New report: Improving the resilience of the financial system in response to Natural Disasters
- The 3rd Future of Banking report by IESE and CEPR explores how prepared the financial system is for future pandemics and climate change
The Covid-19 pandemic has exposed severe vulnerabilities in the global financial system, and serves as a cautionary tale for the potentially devastating effects that future natural disasters and climate change could cause to the world economy. The question of whether society is adequately prepared and what measures can be put in place to mitigate these risks has never been more pertinent.
A new CEPR/IESE report by Patrick Bolton, Marcin Kacperczyk, Harrison Hong, and Xavier Vives tests precisely how resilient the financial system is to natural disasters and discusses what can be done to make it more resilient. The report details how to reshape central bank policies to address climate-related risks, debates the role of asset managers in dealing with natural disasters and climate risk, and explains why mitigation is a form of self-insurance to limit the systemic risks of global warming.
This is the third report in the series on The Future of Banking, part of the Banking Initiative from the IESE Business School and supported by Citi. In the report, the authors stress the need for the financial sector – from asset managers, supervisory regulators to central banks – to play a major role in the prevention and taming of these disruptive, environment-related events. To do so, climate risk drivers and their transmission channels must be accurately addressed, precise measurement of the economic and financial impact of the different risks is essential, and mitigation and risk-reduction measures must be adequately developed. Policymakers thus have a responsibility to guarantee the stability of the financial system and use the fiscal and environmental instruments at their disposal. Climate risk should not be measured through short-term horizons and there must be an internationally coordinated response to a global issue.
“The Covid-19 crisis and the subsequent downturn have reinforced the need to evaluate and address highly disruptive environment-related events as well as the strategic importance of sustainable finance in the upcoming years”
The risks involving natural disasters and climate change are large and complex. As a result, they require a broad range of players and tools to manage them. Fighting climate change will require a combination of public intervention and private sector mitigation strategies to price and hedge the long-term implications of climate-related events. Carbon abatement proposals should include net-zero commitments made by governments and companies worldwide to decarbonise the economy, and sustainable finance mandates should be introduced, backed by financial intermediaries to incentivise firm efforts towards decarbonisation.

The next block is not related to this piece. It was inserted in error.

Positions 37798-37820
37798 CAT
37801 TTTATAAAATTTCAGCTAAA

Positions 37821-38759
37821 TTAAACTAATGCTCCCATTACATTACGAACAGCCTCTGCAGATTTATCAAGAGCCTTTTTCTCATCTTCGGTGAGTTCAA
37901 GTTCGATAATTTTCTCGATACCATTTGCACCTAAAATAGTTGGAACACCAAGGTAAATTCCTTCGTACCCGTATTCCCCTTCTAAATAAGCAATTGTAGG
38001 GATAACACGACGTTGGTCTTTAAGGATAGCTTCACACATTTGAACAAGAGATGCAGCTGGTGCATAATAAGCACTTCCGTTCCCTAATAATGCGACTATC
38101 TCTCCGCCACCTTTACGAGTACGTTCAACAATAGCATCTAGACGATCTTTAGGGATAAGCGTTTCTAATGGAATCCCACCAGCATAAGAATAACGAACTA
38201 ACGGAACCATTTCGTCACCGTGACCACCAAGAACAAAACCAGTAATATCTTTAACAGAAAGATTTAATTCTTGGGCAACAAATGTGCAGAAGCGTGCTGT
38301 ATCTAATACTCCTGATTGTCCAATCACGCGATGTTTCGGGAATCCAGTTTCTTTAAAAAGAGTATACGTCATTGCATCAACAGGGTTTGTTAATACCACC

Three key messages emerge from the report:
- Central banks must play a proactive role in promoting mitigation policies and coordinating climate risk policies consistent with government mandates, the private sector and civil society. Central banks should focus on the development of forward-looking scenarios and the implementation of climate stress tests. Central banks must include natural disaster risk in their prudential policy frameworks. The policy response to stabilize the financial system, however, should avoid an excessive reliance on central bank backstops – ‘lender of last resort’ interventions should not become the default.
- Asset managers can facilitate the management of climate risk and promote green financing through hedging and engagement in mitigation. Although an array of hedging instruments have been developed by the financial industry in response to crises, the systemic nature of natural disasters complicates the hedging activity for financial players because of the lack of effective risk-sharing. Financial markets and asset managers could discipline market participants to stimulate mitigation efforts by the real sector.
- Climate mitigation investments, such as incentives for firms to adopt decarbonisation technologies and reach net-zero targets, could have similar positive effects on stock valuations and for climate risk-management responses to those seen with the rapid development of vaccines to combat the pandemic, which played a significant role in stabilizing the financial system during the Covid-19 shock. Clear clarification of financial commitments and enforcement of stringent standards to combat climate change is essential in this regard.
The report shows that climate change and associated natural disasters will undoubtedly cause severe disruption to the global financial system without the implementation of adequate prevention and mitigation strategies. The Covid-19 pandemic should serve as a stark warning that the financial sector, from firms to central banks, must act now to ensure future stability.